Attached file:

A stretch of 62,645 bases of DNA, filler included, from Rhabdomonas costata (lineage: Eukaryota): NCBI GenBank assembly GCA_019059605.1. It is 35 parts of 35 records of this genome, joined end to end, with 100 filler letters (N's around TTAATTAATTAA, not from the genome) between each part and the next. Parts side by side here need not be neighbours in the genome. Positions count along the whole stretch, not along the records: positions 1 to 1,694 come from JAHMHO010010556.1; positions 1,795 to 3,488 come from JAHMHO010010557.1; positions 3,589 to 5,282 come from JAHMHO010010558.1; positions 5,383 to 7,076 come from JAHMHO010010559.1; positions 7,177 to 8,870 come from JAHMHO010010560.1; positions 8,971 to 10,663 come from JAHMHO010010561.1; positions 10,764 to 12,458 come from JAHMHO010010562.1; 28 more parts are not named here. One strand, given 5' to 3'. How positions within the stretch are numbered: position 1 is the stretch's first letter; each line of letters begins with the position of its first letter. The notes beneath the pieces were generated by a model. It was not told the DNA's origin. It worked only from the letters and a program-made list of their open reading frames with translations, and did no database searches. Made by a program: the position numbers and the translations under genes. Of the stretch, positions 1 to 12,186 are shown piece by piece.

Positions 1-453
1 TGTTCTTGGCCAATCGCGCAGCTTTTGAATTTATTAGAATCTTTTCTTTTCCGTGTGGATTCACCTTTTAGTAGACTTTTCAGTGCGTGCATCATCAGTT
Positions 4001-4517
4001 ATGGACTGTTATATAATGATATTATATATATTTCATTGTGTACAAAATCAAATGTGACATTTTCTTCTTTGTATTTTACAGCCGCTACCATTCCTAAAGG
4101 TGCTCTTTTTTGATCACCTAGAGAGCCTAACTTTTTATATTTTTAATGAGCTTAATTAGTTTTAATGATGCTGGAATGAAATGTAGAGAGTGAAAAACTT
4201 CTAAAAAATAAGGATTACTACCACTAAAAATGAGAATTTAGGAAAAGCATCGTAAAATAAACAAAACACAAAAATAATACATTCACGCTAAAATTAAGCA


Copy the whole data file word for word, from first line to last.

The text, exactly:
A stretch of 62,645 bases of DNA, filler included, from Rhabdomonas costata (lineage: Eukaryota): NCBI GenBank assembly GCA_019059605.1. It is 35 parts of 35 records of this genome, joined end to end, with 100 filler letters (N's around TTAATTAATTAA, not from the genome) between each part and the next. Parts side by side here need not be neighbours in the genome. Positions count along the whole stretch, not along the records: positions 1 to 1,694 come from JAHMHO010010556.1; positions 1,795 to 3,488 come from JAHMHO010010557.1; positions 3,589 to 5,282 come from JAHMHO010010558.1; positions 5,383 to 7,076 come from JAHMHO010010559.1; positions 7,177 to 8,870 come from JAHMHO010010560.1; positions 8,971 to 10,663 come from JAHMHO010010561.1; positions 10,764 to 12,458 come from JAHMHO010010562.1; 28 more parts are not named here. One strand, given 5' to 3'. How positions within the stretch are numbered: position 1 is the stretch's first letter; each line of letters begins with the position of its first letter. The notes beneath the pieces were generated by a model. It was not told the DNA's origin. It worked only from the letters and a program-made list of their open reading frames with translations, and did no database searches. Made by a program: the position numbers and the translations under genes. Of the stretch, positions 1 to 12,186 are shown piece by piece.

Positions 1-453
1 TGTTCTTGGCCAATCGCGCAGCTTTTGAATTTATTAGAATCTTTTCTTTTCCGTGTGGATTCACCTTTTAGTAGACTTTTCAGTGCGTGCATCATCAGTT
Positions 4001-4517
4001 ATGGACTGTTATATAATGATATTATATATATTTCATTGTGTACAAAATCAAATGTGACATTTTCTTCTTTGTATTTTACAGCCGCTACCATTCCTAAAGG
4101 TGCTCTTTTTTGATCACCTAGAGAGCCTAACTTTTTATATTTTTAATGAGCTTAATTAGTTTTAATGATGCTGGAATGAAATGTAGAGAGTGAAAAACTT
4201 CTAAAAAATAAGGATTACTACCACTAAAAATGAGAATTTAGGAAAAGCATCGTAAAATAAACAAAACACAAAAATAATACATTCACGCTAAAATTAAGCA